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Online Master’s in Sociology Degree Programs

Sociology is the study of societies related to social life, social relationships, social change, social inequality, and the consequences of human behavior on societies. A society is defined as a group of people who live in a geographical area, share customs, values, and beliefs, and develop relationships. Even the culture of a work environment or the demographics of a church organization can be the subject of study for sociologists.

Graduates of master’s in sociology degree programs may work in the areas of public policy, research, social services, counseling, law, criminology, conflict resolution, education, social media, marketing, and business. Career paths may include jobs with government agencies, social service and non-profit organizations, consulting firms, human resources, advocacy groups, and educational organizations. Sociology graduates may seek certification as a Certified Applied Sociologist (C.A.S) or a Certified Clinical Sociologist (C.C.S) through the Association for Applied and Clinical Sociology (AACS).

What is a Master’s in Sociology Degree Program?

A master’s degree in sociology focuses on research and data analysis to answer complex social questions regarding social life, change, relationships, inequalities, and behaviors. Students in graduate sociology programs study major sociological theories as well as sociological research, social statistics, quantitative and qualitative research methods, data analysis, demographics, social change, justice, and diversity. Sociologists gain skills in problem-solving, effective communication, working with individuals and groups, critical thinking, data analysis, and research.

Online Master’s in Sociology Programs

Online master’s in sociology programs offer the same curriculum as their campus-based equivalents. Distance learning programs use learning management systems (LMS) to deliver lectures, recorded videos, assignments, and other instructional activities in an online environment. Through a program’s LMS, students can access course materials, participate in discussion boards, and contact instructors and classmates. Online master’s in sociology programs can be beneficial to students who prefer not to travel to campus for weekly lectures and for students who do not live near a college campus. Online programs also provide students with greater flexibility, as they are typically able to access their course materials from any location where they have access to the Internet.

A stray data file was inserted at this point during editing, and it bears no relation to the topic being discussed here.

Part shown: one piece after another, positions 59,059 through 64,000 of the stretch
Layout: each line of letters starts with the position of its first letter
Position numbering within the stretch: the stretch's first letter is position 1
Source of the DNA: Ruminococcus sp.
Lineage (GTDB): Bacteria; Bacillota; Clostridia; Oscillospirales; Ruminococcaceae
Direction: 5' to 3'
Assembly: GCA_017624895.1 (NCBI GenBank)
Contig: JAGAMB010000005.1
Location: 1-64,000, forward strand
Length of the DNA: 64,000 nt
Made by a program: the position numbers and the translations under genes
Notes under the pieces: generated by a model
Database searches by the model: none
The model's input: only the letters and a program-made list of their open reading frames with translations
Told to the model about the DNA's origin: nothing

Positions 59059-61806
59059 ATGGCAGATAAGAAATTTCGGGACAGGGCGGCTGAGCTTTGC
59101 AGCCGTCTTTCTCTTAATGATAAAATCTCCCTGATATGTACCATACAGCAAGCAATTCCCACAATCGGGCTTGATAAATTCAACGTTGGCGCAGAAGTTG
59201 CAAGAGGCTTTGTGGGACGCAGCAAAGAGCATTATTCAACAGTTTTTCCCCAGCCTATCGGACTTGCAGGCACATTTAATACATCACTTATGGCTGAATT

While many online master’s in sociology programs are offered fully online, students should note that some programs may require a limited number of campus visits while completing the program. classifies a program as online if it requires two or fewer campus visits per calendar year. Programs that require more than two visits per year are classified as hybrid or on-campus programs.

How Identifies and Classifies Online Master’s in Sociology Degree Programs

Master’s in sociology programs are typically offered as Master of Science (M.S.) or Master of Arts (M.A.) degrees. While these programs may have significant similarities, M.S. programs may focus more on research, data analysis, statistics, and the science behind sociological behaviors, while M.A. in Sociology programs may focus more on cultural awareness, communication, and relationship studies. Master’s in sociology programs may be offered by Colleges of Arts and Sciences, Schools of Education, and Colleges of Liberal Arts, in departments such as Sociology, Sociology and Anthropology, and Education. Common program names include: